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Evidence to Improve Care

Screening Mammography for Women Aged 40 to 49 Years at Average Risk for Breast Cancer

Ontario Health Technology Advisory Committee Recommendation

  • Screening mammography in Ontario cannot be recommended for 40-to-49-year-old average-risk women.

  • Ontario should consider the addition of an identifier suffix to mammography in the Fee for Service Code, to determine the purposes for which mammography (i.e., diagnosis or screening) is being conducted for women 40 to 49 years of age.

Read the full OHTAC Recommendation Report

The risk of breast cancer increases with age. The rate of breast cancer among women 50 to 65 years old is 500 cases per 100,000 women – four times higher than among women 40 to 49 years old (140 cases per 100,000 women).

A mammogram is an x-ray to look for signs of breast cancer. For women aged 50 years and older, getting a mammogram as a periodic checkup is known to be effective in preventing deaths by detecting breast cancer in early stages. The effectiveness of screening younger women who do not have a high risk of breast cancer is still unsettled.

Health Quality Ontario Reviews Screening Mammography

In 2007, the evidence on screening women aged 40 to 49 years with average risk for breast cancer was reviewed. Based on that information, the Ontario Health Technology Advisory Committee decided there was not convincing evidence that screening mammography reduced deaths from breast cancer in this age and risk group. In 2010, after reviewing a new study published since its 2007 recommendation, the committee decided not to change its earlier recommendation.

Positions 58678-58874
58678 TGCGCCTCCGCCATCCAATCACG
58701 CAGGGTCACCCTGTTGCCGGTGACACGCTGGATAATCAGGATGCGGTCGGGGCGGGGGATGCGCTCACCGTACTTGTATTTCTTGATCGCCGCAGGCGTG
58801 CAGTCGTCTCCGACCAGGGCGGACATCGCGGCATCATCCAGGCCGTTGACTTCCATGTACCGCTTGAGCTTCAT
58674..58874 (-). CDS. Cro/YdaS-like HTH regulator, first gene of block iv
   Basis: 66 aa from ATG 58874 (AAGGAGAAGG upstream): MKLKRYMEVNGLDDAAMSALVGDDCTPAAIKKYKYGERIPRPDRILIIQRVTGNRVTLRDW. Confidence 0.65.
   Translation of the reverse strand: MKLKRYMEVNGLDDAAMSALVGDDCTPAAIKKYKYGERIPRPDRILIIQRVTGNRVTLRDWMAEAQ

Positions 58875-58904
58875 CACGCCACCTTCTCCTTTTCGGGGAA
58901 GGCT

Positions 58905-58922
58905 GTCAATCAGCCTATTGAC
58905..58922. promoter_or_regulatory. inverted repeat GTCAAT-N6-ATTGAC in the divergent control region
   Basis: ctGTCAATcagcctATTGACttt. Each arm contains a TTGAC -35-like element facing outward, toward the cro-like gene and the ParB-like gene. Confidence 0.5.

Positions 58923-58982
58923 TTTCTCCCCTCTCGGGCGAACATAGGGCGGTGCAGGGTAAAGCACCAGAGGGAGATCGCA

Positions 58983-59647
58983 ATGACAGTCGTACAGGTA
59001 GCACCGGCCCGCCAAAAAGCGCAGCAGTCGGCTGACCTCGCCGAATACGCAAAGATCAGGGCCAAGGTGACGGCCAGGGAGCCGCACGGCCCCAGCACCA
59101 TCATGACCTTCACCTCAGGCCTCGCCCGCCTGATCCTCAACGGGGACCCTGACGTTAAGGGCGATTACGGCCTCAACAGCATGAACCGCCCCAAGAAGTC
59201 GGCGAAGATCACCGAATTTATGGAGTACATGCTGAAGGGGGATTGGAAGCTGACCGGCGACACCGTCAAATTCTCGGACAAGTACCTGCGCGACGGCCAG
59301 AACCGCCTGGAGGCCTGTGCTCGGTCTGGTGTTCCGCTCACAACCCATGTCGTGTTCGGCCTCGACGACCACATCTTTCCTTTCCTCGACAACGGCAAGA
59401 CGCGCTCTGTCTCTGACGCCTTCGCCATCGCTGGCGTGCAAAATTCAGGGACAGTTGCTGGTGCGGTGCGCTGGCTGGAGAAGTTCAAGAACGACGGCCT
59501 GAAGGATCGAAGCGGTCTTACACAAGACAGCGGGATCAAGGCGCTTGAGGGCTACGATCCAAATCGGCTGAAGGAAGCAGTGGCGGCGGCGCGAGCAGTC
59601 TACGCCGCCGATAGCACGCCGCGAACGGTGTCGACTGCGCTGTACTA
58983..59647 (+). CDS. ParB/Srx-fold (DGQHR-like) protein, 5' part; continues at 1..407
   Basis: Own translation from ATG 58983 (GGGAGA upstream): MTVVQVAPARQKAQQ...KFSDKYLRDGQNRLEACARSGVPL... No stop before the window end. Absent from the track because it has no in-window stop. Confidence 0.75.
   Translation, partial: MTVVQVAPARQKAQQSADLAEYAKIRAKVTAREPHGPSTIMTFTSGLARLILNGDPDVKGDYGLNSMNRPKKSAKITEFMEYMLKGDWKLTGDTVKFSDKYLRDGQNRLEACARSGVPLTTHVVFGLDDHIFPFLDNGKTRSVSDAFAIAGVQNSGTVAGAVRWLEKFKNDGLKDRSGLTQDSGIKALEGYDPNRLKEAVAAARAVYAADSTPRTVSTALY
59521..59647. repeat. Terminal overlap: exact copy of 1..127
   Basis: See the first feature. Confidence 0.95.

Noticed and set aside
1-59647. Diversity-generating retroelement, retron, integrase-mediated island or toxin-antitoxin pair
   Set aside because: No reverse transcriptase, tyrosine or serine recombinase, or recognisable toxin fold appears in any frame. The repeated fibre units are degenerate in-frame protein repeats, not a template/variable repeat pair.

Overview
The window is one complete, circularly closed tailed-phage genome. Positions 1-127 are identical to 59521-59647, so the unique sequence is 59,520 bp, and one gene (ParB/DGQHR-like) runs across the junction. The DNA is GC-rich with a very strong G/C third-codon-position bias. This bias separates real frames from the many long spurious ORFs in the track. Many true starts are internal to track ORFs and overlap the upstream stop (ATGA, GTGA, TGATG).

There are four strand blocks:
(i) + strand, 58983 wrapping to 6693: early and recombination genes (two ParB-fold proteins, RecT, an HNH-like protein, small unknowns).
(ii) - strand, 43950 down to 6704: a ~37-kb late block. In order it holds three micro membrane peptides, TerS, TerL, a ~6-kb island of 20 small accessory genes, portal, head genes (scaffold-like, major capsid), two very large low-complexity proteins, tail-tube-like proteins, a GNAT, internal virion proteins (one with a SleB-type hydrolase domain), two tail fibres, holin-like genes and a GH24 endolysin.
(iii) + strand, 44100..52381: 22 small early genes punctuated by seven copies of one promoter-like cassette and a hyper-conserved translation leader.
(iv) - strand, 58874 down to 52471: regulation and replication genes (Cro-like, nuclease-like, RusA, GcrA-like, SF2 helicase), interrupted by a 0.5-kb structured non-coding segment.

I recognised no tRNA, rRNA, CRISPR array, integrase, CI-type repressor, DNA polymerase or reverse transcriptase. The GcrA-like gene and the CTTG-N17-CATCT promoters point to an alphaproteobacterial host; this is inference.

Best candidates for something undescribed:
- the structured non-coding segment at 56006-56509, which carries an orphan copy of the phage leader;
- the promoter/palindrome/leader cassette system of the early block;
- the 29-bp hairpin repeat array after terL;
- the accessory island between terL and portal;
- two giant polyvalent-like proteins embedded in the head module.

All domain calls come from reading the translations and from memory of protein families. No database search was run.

Related Resources

Screening Mammography for Women Aged 40 to 49 Years at Average Risk for Breast Cancer: An Evidence-Based Analysis (PDF)
January 2007

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The Ministry of Health and Long-Term Care has accepted this recommendation.

The Ministry of Health and Long-Term Care has provided the following response: The Schedule of Benefits for Physician Services was revised in October 2010 to distinguish the use of mammography for screening and diagnosis.

Health Technology Assessment at Health Quality Ontario

As part of our core function to promote health care supported by the best available evidence, we use established scientific methods to analyze the evidence for a wide range of health interventions, including diagnostic tests, medical devices, interventional and surgical procedures, health care programs and models of care. These analyses are informed by input from a range of individuals, including patients and clinical experts. The Ontario Health Technology Advisory Committee — a committee of the Health Quality Ontario board of directors — reviews the evidence and makes recommendations about whether health care interventions should be publicly funded or not. Draft recommendations are posted on the Health Quality Ontario website for feedback. Final recommendations are approved by our board of directors and then shared with the Ministry of Health and Long-Term Care. For more detailed information, visit our Evidence to Improve Care pages.


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